Presentation is loading. Please wait.

Presentation is loading. Please wait.

The History of Propane The Discovery In 1910, Dr. Walter Snelling a chemist and explosives expert for the U.S. Bureau of Mines, was contacted to investigate.

Similar presentations


Presentation on theme: "The History of Propane The Discovery In 1910, Dr. Walter Snelling a chemist and explosives expert for the U.S. Bureau of Mines, was contacted to investigate."— Presentation transcript:

1 The History of Propane The Discovery In 1910, Dr. Walter Snelling a chemist and explosives expert for the U.S. Bureau of Mines, was contacted to investigate vapors coming from a gasoline tank on a newly purchased Ford Model T. Dr. Snelling filled a glass jug with the gasoline and discovered on his way back to the lab that volatile vapors were forming in the jug, causing its cork to repeatedly pop out. After dividing the gas into its liquid and gaseous components, he learned that propane was one component of the liquefied gas mixture

2  20% Crude Oil  80% “wet” Natural Gas  HD 5 Propane is a mixture of Butane and Propane.  Inside a container there is 100% gas no air.

3  Will expand when heat is applied  Non-toxic, but presents possible inhalation hazards  When released in a confined space,propane can displace oxygen  Propane weighs 4-1/4 lbs. per gallon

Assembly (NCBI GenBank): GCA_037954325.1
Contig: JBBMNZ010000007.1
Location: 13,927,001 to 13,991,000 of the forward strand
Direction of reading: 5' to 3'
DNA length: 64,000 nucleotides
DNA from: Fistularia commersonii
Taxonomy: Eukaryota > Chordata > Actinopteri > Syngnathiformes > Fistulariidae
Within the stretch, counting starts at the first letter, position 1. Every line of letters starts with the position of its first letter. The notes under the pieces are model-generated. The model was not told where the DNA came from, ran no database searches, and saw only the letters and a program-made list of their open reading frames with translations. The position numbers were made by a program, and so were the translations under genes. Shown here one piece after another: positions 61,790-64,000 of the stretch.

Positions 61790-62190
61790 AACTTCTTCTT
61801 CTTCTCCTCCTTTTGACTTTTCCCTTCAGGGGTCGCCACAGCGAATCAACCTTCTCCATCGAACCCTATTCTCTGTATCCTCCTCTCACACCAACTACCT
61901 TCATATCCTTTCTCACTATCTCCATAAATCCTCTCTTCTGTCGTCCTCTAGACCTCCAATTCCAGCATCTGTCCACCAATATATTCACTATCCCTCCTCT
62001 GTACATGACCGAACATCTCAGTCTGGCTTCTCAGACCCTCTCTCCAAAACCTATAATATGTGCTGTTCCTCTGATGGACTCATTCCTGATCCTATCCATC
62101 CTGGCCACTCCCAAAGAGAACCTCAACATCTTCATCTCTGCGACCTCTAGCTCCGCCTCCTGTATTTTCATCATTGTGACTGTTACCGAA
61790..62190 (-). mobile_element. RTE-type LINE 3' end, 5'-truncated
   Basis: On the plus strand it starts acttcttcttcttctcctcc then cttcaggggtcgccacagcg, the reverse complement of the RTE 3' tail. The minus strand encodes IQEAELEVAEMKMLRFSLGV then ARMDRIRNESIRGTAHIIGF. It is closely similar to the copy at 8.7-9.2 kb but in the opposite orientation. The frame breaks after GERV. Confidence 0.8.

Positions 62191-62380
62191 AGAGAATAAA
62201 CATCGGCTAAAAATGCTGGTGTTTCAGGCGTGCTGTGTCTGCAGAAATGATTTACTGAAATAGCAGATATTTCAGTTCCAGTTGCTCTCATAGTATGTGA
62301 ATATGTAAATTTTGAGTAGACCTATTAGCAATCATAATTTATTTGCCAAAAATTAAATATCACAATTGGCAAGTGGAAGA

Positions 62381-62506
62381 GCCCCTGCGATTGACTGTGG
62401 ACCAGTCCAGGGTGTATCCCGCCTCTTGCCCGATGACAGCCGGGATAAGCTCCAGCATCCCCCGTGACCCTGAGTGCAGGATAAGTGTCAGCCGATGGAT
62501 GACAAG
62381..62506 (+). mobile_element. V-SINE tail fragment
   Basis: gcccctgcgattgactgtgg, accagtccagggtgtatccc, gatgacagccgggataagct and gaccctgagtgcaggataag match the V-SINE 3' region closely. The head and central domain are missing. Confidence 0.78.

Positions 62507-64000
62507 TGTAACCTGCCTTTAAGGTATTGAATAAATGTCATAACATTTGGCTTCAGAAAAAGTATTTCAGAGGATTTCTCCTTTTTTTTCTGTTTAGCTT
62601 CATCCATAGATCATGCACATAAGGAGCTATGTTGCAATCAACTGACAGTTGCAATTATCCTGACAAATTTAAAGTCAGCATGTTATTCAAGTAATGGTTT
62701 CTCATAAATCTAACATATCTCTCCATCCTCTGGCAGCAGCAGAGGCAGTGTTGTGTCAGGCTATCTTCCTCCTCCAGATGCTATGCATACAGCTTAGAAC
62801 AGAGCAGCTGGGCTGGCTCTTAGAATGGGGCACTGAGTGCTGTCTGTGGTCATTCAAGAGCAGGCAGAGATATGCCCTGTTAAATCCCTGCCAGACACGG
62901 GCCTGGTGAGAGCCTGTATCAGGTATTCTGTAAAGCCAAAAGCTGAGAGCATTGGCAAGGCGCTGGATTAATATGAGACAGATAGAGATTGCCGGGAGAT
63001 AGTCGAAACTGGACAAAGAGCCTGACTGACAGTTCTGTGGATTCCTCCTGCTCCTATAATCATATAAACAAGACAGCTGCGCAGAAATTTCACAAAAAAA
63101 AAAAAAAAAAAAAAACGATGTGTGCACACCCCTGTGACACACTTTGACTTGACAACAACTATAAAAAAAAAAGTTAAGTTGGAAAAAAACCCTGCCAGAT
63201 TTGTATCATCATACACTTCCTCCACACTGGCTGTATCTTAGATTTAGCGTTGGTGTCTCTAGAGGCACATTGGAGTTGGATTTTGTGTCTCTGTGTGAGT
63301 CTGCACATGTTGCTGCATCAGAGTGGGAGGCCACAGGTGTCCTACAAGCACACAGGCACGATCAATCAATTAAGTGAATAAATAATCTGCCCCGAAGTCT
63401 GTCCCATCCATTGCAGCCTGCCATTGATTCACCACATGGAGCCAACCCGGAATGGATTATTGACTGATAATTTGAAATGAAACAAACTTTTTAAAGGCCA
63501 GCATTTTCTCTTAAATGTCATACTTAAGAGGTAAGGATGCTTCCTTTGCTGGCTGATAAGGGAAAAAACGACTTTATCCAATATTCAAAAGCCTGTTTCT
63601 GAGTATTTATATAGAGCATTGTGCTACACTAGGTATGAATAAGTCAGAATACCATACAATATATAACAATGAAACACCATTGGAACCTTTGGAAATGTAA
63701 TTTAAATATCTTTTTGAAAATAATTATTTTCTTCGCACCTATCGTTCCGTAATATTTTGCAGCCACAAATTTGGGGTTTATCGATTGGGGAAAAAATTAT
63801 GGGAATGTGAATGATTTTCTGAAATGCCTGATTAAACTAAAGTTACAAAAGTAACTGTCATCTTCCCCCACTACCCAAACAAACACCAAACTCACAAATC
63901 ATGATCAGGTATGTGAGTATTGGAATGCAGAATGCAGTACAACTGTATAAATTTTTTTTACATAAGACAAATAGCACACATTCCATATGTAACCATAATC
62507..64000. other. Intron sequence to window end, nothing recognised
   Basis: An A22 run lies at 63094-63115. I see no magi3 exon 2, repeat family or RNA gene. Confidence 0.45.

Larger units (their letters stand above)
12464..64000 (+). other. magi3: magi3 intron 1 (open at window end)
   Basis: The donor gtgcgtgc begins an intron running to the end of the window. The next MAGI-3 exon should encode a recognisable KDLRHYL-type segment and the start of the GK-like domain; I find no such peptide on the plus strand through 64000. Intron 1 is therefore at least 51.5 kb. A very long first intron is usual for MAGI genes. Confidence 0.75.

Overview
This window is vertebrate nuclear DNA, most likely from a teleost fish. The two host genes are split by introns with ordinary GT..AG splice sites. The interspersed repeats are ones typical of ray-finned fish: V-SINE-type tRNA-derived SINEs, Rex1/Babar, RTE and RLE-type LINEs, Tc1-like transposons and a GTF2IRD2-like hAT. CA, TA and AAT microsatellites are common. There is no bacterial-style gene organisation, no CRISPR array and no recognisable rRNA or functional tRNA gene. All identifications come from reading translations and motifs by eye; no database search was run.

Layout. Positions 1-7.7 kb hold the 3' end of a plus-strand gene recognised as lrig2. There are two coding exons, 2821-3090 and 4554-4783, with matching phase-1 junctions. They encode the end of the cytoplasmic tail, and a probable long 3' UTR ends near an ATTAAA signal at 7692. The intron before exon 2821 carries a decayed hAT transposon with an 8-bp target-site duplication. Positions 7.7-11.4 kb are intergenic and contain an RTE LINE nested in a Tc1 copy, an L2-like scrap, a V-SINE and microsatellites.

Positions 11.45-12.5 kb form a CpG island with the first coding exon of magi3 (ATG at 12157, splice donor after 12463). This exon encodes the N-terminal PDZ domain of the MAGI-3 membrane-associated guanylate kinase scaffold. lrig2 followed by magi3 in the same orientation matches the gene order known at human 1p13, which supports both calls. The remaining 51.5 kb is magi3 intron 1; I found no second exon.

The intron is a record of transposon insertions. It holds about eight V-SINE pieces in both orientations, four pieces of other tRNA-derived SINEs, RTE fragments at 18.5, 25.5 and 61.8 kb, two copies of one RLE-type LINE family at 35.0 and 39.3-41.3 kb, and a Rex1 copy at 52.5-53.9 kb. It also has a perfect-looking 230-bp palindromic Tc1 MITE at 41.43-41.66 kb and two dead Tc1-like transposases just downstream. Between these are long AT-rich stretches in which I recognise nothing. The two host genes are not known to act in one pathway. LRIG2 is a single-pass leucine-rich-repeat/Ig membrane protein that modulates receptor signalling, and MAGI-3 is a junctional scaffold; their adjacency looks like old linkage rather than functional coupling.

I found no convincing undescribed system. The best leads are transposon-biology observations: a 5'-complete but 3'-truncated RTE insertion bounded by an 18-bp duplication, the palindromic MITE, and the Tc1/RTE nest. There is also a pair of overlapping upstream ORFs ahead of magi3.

4 Characteristics of LP-Gas Stored as a Liquid · Colorless · Tasteless · Usually Odorless vaporizes when exposed to the atmosphere

5  Propane is odorless until an odorant called Ethyl Mercaptan is added at 1 pound per 10,000 gallons (one drop per 100-pound cylinder)  This warning agent can be detected by a distinct “rotten eggs” odor

6 At any temperature above -44 F propane will begin to boil off into a vapor and therefore needs to be stored in a closed container. Leaking liquid propane coming in contact with your skin can cause severe frost bite. LP is stored and handled as a liquid when under pressure inside an LP-Gas Container

7 Ratio of Expansion Liquid to Vapor to 1 Propane stored as a liquid Propane stored as a gas

8  It is this expansion factor which makes it more economical to transport and store large quantities of gaseous fuel in a small container.  At any temperature above -44 F propane will begin to boil off into a vapor and therefore needs  to be stored in a closed container.  Leaking liquid propane coming in contact with your skin can cause severe frost bite.  LP is stored and handled as a liquid when under pressure inside an LP-Gas Container  Natural gas does not work in this way.

9 The Many Uses for Propane: For the Home Heat Vehicles Clothes Drying Water Heating Fireplace (Aesthetics) Cooking Lighting Grilling Generator Pool Heating Propane Torch Weed Eating Mosquito control Garage/Space Heating Portable heating Lawn Mower Refrigeration

10 For the Farm Vehicles Farm Equipment Crop drying Crop Cultivation Pest Control Propane Cannon (Noise for Pests) Tractors Animal Husbandry Heating Barns Refrigeration

11


Download ppt "The History of Propane The Discovery In 1910, Dr. Walter Snelling a chemist and explosives expert for the U.S. Bureau of Mines, was contacted to investigate."

Similar presentations


Ads by Google